Much is made of “value” in the betting press and in every issue of the Racing Post you’ll find the phrase “value bet”, so let’s try to pin down what it is. Rest assured that all professional punters only strike a bet when they are convinced they have got it.

Those who dismiss the value of “value” will proclaim that “the only value bet is a winning bet”. This certainly sounds clever and true, but it is, in effect, tautology and as a definition it is based only on hindsight. Anyone placing any bet assumes or hopes it will win, otherwise they wouldn’t be placing it. And every winning punter will think that he has got value because he’s gained something for nothing. The “only value bet is a winning bet” idea is useful as a correc­tive to those who believe that because a bet IS value (in their view) it MUST win, which is of course nonsense.

Quite simply, there are two ways of finding “value”. The first is for when you are thinking in terms of likely results as your opening gambit. Once you have decided which teams you want to back, for whatever reasons, you should then move to the closing gambit which is to bet with the bookie giving you the best odds if you win.

This is why internet punters often have accounts with a dozen or more bookmakers and make substantial use of or the Racing Post Pricewise guides. With singles, comparison is easy, but if you are doing accumula­tors, multiply the odds for ALL your selections with each bookie to see which one comes out highest, then bet with him. have the tools to help you do this.

“It doesn’t make any difference.” Yes it does. Let’s imagine you have found three teams priced at 10/11 with one bookie, all priced at 11/10 with another. The first pays you 6.96 times your stake, and the second one 9.26 times your stake - 33% MORE. If you find a DVD player for £67 in one store that another sells at £99.99, where do you buy it?

So simple shopping around is one way of getting value, just as it is when you buy TVs or frozen peas, and it’s why tipsters might say “9/2 Burnley from Corals is value when Ladbrokes go only 7/2.”

From “Peas” to three iimportant “P”s. When book­makers lay odds they are making assumptions about the Probability of something happening and they work in Percentages. A 7/2 away quote says it is a 22.2% chance, while 9/2 equals 18%. In fact when bookies work out that a result is a 9/2 chance, they offer only 7/2 because most add on at least 4% to each quote to guarantee themselves a PROFIT - the most important “P” of all.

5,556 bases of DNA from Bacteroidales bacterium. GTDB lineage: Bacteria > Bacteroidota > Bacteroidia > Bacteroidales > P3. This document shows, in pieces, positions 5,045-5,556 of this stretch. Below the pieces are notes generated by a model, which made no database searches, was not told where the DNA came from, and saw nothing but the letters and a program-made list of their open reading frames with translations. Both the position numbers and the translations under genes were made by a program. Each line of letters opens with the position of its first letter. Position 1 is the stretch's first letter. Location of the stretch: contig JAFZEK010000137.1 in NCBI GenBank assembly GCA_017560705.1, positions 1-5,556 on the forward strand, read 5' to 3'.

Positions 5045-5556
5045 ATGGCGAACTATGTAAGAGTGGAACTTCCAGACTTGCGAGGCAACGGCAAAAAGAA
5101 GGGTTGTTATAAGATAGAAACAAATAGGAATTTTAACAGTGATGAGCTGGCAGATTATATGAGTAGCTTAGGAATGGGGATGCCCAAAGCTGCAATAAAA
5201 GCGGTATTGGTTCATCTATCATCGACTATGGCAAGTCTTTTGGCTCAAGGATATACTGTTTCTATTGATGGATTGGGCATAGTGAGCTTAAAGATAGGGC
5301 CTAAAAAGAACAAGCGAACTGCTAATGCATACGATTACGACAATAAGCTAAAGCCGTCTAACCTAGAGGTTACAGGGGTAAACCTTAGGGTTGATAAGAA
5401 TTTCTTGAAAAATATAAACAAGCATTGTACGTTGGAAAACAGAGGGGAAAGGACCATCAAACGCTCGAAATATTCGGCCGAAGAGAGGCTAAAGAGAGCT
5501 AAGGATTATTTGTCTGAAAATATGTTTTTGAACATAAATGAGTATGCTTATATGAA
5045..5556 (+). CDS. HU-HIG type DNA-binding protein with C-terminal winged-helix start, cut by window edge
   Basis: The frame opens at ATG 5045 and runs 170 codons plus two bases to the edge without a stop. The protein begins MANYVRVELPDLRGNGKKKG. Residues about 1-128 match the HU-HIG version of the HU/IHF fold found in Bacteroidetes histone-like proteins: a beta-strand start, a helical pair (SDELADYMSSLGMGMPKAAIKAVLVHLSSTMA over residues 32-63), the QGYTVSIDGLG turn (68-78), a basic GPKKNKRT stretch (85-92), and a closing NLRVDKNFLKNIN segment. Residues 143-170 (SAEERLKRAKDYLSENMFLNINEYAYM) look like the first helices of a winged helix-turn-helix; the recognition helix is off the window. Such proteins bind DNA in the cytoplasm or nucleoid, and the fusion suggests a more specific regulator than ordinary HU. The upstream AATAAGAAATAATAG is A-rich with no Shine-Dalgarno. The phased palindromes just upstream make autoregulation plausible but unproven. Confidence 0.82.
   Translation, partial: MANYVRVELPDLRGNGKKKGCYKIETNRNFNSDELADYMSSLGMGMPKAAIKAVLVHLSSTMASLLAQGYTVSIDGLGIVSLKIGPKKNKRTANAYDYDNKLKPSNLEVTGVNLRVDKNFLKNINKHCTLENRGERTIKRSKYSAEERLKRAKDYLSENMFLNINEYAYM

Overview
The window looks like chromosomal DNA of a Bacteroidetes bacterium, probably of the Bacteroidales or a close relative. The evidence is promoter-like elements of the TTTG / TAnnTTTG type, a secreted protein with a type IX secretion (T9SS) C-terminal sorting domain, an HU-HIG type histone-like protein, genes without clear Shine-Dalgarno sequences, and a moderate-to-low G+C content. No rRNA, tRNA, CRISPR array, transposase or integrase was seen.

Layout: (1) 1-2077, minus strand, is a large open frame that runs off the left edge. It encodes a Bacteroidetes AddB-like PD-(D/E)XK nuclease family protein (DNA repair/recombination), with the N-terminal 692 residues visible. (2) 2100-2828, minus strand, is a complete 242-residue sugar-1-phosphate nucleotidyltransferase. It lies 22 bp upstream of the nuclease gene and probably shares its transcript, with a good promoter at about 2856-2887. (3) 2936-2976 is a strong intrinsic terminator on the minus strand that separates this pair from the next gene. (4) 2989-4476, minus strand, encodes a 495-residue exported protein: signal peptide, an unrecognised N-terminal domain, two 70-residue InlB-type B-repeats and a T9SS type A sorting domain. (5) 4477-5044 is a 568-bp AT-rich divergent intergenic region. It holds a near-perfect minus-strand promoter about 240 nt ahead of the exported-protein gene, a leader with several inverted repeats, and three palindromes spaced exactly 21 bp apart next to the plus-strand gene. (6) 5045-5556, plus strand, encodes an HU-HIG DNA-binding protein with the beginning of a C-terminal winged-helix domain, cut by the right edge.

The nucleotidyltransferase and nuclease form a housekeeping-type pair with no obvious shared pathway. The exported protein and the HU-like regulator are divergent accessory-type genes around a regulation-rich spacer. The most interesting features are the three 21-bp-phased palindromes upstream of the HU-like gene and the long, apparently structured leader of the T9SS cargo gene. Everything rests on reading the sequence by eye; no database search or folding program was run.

The second way to find value then is to take bookies on at their own game and turn their Ps against them, if you see what I mean.

In our Fixture Lists, we offer a computer-generated view of probability. For me, value begins to emerge when there are the biggest contrasts between the probability of a result as defined by bookies’ odds and that as defined by our stats taking team news into account as well. Value thus lies in those odds where in our or your view a bookie’s got it wrong.

All our software manipulates vast quantities of data, just like that of the bookies, but the way it interprets the facts is ulti­mately based on opinions. So what constitutes “value” will always remain a matter of opinion. Nevertheless, to pursue it is the only professional approach to gambling with a bookmaker.

The “ordinary” punter will bet on what he thinks will happen or, worse, what he wants to happen. Whenever England play at any sport, people back them whoever the opponents and whatever the circumstances. The bookmakers always anticipate this flood of patriotic pounds and shorten the odds against England accordingly so in the eyes of more professional punters, there is seldom value to be found in backing England, at least with a UK-based bookie.

If England are quoted at 4/11, they may well win, but in the eyes of the professional there will be better value 4/11 shots (i.e. teams more likely to win at that price) elsewhere, maybe on another day. Herein the value of another “P”: patience.

This is the crucial difference. The thoughtless punter backs teams, individuals, horses, dogs or flies crawling up a window pane that he thinks will win. The value-seeker backs only those participants whose chance of a win are better, maybe much better, than those suggested by the best odds available.

If you thoughtlessly back nothing but odds-on favourites because, in your view, “they must win”, in the long term you will lose. The bookies can see you coming.

If, on the other hand, you back a series of 8/1 shots because you have correctly assessed that the real odds against them are only 7/1 or less, in the long term, you should win, because for each £8 you stake, you should be collecting £9. The key of course is to make sure that you ARE correct in your assessment! In the latest bookies’ accounts published just before this was written, the major players were all making a profit of around 10% of their betting turnover. If you can beat them at their own game and make a 10% profit on your betting turnover, you will clearly be doing better than the vast majority of punters.

This is why many pro. punters draw up their own set of odds for any events on which they are considering a gamble. They do this “blind” - i.e without looking at any odds quoted by bookies. Only when they are sure in their own minds that they have got the odds right do they look at the bookies’ lists. Where the bookies are quoting bigger prices that those they have worked out for them­selves, they feel in the presence of value.